Net Neutrality

FCC Ends Net Neutrality

WASHINGTON -- The Federal Communications Commission -- The FCC voted 3-2 along party lines today to repeal the Open Internet Order passed in 2015 and replace it with the new Restoring Internet Freedom Order. The new order returns broadband service to its classification as a Title I information service, and removes so-called bright line rules that prohibit Internet service providers from blocking, throttling or giving preferential treatment to traffic through paid prioritization.

While the decision was expected, it also sparked an uproar from net neutrality proponents who believe the regulatory reversal is against the public interest and will lead to pay-for-play delivery of content on the web.

In arguing for the new order, Federal Communications Commission (FCC) Chairman Ajit Pai contended that the Internet doesn't need utility-style regulation, and that the imposition of the earlier Open Internet Order led to a decrease in broadband investment -- a conclusion that is much debated. (See The Title II Capex Argument Is Ridiculous.)

He also asserted that the Federal Trade Commission is the right agency to protect consumers from unfair and anti-competitive practices online, which it will once again be in a position to do now that ISPs are under Title I classification.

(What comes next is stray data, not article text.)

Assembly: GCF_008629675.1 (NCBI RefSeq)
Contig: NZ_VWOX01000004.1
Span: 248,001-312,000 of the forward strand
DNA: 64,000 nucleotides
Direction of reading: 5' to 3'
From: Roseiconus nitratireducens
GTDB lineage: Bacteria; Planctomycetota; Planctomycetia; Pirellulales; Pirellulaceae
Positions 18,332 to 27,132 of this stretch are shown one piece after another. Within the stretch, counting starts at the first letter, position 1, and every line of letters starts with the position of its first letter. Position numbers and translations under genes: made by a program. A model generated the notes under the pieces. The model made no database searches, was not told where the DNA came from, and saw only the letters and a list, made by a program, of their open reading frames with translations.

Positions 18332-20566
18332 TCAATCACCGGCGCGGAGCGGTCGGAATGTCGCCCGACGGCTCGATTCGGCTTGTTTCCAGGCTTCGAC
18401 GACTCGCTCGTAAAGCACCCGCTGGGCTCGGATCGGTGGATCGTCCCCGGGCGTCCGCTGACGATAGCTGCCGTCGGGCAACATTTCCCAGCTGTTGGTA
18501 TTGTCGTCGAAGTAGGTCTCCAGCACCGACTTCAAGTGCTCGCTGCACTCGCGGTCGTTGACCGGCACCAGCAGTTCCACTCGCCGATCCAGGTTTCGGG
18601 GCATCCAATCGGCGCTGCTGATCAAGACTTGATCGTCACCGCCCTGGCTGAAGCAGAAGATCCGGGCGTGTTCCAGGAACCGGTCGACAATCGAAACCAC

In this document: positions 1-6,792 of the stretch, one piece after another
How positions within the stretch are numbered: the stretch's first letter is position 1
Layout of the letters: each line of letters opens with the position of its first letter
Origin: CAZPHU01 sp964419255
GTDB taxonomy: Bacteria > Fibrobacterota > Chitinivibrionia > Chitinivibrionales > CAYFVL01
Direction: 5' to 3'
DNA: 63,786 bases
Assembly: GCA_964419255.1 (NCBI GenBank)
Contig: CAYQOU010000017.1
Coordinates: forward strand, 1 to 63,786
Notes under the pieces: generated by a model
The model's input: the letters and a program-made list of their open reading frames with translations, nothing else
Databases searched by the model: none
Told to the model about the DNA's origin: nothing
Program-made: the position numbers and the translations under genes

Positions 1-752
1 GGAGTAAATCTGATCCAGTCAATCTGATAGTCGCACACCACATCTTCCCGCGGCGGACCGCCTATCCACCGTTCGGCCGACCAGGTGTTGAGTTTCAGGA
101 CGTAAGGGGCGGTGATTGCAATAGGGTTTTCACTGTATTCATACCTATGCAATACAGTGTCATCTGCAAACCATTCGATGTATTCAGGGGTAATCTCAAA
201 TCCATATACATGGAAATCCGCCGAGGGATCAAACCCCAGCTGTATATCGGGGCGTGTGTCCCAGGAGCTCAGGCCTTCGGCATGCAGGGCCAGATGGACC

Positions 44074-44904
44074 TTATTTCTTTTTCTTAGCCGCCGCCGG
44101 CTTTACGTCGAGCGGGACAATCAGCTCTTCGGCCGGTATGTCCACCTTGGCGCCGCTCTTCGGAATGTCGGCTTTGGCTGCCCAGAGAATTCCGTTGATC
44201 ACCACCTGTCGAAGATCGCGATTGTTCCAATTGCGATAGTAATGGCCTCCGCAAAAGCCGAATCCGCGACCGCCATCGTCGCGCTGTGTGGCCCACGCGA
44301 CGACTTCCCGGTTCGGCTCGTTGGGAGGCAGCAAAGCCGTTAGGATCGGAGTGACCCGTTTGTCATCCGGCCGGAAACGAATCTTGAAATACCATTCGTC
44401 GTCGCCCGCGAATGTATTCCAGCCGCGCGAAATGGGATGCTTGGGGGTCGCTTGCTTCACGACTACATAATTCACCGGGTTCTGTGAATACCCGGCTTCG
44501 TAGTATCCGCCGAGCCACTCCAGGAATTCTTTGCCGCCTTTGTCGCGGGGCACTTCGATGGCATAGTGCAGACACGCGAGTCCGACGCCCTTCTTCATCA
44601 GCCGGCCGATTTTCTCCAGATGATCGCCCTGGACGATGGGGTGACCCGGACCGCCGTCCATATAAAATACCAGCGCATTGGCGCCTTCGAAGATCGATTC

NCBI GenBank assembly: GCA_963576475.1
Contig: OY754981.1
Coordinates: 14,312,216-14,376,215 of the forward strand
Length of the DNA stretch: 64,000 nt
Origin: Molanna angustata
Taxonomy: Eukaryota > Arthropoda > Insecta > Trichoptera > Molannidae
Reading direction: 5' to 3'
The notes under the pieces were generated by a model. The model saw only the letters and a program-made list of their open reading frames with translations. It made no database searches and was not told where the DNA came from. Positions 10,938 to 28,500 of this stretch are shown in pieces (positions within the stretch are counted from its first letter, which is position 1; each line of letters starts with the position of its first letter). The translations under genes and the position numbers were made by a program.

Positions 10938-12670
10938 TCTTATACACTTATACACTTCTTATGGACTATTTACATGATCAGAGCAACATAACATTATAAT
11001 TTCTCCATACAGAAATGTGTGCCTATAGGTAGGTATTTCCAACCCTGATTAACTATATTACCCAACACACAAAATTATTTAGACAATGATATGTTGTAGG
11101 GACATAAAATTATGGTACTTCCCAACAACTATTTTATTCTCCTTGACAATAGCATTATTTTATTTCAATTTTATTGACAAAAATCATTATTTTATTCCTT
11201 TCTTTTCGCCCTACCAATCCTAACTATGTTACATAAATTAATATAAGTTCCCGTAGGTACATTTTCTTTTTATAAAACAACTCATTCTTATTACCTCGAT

"Today, we are putting the nation's premier consumer protection cop back on the beat," says Pai.

FCC Chairman Ajit Pai holds forth on the Order to Restore Internet Freedom among his fellow FCC commissioners.
FCC Chairman Ajit Pai holds forth on the Order to Restore Internet Freedom among his fellow FCC commissioners.

However, Democratic commissioners at the FCC have expressed serious concern over the new order, charging that consumer voices are being ignored, and that in addition to problems with the order itself, the process for managing public comments has been mishandled.

New York State Attorney General Eric Schneiderman is, in fact, investigating fake comments filed with the FCC in response to the order, as well as comments filed under false identities. Schneiderman has asked for the FCC's cooperation with the investigation, but the agency has declined to help.

Prior to the initial circulation of the Restoring Internet Freedom Order, industry observers had thought that the FCC under Chairman Pai would reverse Title II classification of ISPs, but perhaps leave the bright line net neutrality rules in place. Now some, including the principal analysts at MoffettNathanson LLC , speculate that Pai may have gotten rid of the bright line rules in order to pave the way for Congress to enact legislation that would bring them back while still leaving the Title I designation in place. This would create something of a good cop/bad cop scenario and could conceivably create a law that both sides could claim as a victory.